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A bubble of optimism, but fizz stays on ice

After a long stalemate, unions feel ministers are listening

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After a long stalemate, unions feel ministers are listening

After months of fruitless talks between government officials and the education unions over planned changes to teachers' pensions, the improved offer tabled last week seems to have kickstarted the negotiation process.

The concessions made by ministers address some of the general secretaries' concerns: teachers due to retire in the next 10 years will be protected from the changes, while plans to cut the rate at which all teachers' pensions increase in value have been abandoned. But there is a consensus among unions that the Government must go further if it is to come up with an acceptable offer. Indeed, on Wednesday heads' union the NAHT said a majority of its members had backed its plans to strike on 30 November.

While Monday's meeting between union leaders failed to yield a resolution, TES understands the unions are in broad agreement about what changes are still needed: teachers should be able to retire earlier and contribute less. They will demand a new deal that uncouples teachers' retirement age from the state pension age. At present, the Treasury plans to link the two, meaning teachers due to retire after 2044 would have to work until they are 68 before they could hang up their whiteboard wipers.

Given what they argue are extreme physical demands on teachers, the unions say many will not be able to last that long.

"Retirement age is a key issue," Association of School and College Leaders general secretary Brian Lightman said. "People are very concerned about having to work until 68."

Linking teachers' careers to the state pension age has been greeted with "huge resistance" from general secretaries, a union source said. "Teachers don't want to work to 68, and there's no guarantee that in 10 years they would not raise it to 69 or 70. The retirement age has got to be more appropriate for teachers, not local government workers." But TES understands that Department for Education officials have been told by the Treasury that the link with the state pension age is untouchable.

The news in January that contributions would go up by half, to 9.6 per cent of a teacher's monthly income, was greeted with fury. But last month TES revealed that a tiered system under consideration could mean that teachers earning pound;40,000 would see their contributions rocket to 10.5 per cent of their salary, with top-earning heads paying as much as 12.4 per cent. "At the same time, the employers' contributions would go down. These are huge extra contributions for no increase in the pension," the source said.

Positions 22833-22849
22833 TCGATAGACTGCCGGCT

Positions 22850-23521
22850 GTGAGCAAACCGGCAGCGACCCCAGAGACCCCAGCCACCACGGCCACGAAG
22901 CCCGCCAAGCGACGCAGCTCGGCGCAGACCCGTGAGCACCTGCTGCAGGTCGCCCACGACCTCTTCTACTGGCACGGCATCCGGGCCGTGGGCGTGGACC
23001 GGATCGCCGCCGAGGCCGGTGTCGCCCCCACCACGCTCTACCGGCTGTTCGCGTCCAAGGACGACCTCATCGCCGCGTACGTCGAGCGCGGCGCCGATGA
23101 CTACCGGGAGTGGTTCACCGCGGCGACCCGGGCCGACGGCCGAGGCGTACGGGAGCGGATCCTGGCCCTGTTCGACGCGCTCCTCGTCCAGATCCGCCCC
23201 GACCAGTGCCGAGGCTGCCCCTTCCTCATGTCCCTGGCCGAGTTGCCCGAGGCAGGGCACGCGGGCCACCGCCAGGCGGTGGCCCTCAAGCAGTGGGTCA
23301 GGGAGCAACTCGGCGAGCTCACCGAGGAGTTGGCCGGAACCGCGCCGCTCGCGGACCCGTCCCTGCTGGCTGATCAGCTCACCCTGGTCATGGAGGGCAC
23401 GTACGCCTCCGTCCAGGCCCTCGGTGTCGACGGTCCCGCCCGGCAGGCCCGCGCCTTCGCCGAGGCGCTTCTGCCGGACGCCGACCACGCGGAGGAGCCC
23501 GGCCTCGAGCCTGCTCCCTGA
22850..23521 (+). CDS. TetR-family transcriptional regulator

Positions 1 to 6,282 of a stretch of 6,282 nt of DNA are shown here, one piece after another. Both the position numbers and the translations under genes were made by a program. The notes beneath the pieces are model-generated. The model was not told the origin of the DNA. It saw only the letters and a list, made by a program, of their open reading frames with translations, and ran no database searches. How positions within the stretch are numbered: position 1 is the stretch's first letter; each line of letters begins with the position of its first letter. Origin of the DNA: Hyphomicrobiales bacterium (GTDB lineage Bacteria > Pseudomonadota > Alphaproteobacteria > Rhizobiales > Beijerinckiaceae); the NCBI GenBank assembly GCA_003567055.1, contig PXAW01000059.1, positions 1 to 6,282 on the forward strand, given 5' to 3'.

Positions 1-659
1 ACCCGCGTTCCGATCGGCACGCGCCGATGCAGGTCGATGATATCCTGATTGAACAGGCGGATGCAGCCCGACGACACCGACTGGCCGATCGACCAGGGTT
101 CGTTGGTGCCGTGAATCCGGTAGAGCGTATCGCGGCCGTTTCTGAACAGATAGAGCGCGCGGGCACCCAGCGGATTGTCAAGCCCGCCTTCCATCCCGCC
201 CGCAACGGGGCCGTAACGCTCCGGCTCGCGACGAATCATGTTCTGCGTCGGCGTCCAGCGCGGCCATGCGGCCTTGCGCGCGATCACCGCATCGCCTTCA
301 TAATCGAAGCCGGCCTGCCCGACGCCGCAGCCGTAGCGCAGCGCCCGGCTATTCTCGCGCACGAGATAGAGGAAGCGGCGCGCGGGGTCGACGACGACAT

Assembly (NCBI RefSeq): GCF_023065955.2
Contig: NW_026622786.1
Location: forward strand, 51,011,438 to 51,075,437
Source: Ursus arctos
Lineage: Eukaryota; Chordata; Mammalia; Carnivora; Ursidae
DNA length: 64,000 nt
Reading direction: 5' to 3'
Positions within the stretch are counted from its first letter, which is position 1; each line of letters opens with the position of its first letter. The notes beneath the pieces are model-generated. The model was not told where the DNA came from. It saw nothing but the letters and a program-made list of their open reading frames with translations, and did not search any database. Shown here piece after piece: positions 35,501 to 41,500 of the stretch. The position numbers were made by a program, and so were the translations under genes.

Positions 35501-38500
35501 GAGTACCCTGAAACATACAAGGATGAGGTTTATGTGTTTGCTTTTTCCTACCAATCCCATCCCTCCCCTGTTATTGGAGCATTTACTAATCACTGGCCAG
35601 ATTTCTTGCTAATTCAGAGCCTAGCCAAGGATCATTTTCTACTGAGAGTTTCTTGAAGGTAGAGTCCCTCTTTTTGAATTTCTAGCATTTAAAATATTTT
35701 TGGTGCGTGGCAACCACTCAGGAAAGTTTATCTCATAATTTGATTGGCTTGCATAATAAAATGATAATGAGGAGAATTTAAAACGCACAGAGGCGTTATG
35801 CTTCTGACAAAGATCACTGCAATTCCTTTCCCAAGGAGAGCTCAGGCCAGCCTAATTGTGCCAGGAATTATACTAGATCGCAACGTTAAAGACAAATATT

Mr Lightman warned that the tiered approach must be amended so it does not disincentivise teachers from applying for promotion by penalising them with higher pension contributions. "We need to ensure that, for people coming into the profession, there is every reason for them to aspire towards leadership roles; that whatever happens is not a deterrent."

But there is much to be decided. NAHT general secretary Russell Hobby said the DfE was willing to discuss "flexible elements" in the Government's latest offer. "We are making progress," he said.

For the first time there is a sense of optimism that this time ministers really will listen. "There seems to be a new urgency around the Department and the unions to come to an agreement," said Martin Freedman, ATL's head of pay, conditions and pensions. "That bodes well after eight months of skirting around the issues." Mr Lightman agrees. "There's still an enormous amount to be discussed, but all sides are committed to taking discussions forward."

The DfE has summoned the unions to attend weekly meetings, which will continue until late December, with a view to striking a deal by the end of the year. While the Government's concessions may not have been sufficient to avert national strikes on 30 November, there are grounds for optimism that the unions could get the Christmas present they want - a fair settlement.

TES straw poll

Given the new pensions offer proposed by the Government, do you still intend to strike on 30 November, as teachers' unions are recommending?

Yes 73%

No 27%

ATL strike support

Seventy-three per cent of ATL support staff members in England and Wales have voted in favour of strike action over changes to their pensions. There was a 23 per cent turnout - a third lower than the 35 per cent turnout in its ballot of teacher members in June. The union's teacher members in Scotland and Northern Ireland also backed a strike on 30 November. "We hope the Government pays heed to today's vote, knowing that ATL members are not militant people," said general secretary Mary Bousted. "We just want members to be treated fairly."

Photo credit: Mark Shenley

Original headline: A bubble of optimism, but the fizz stays on ice

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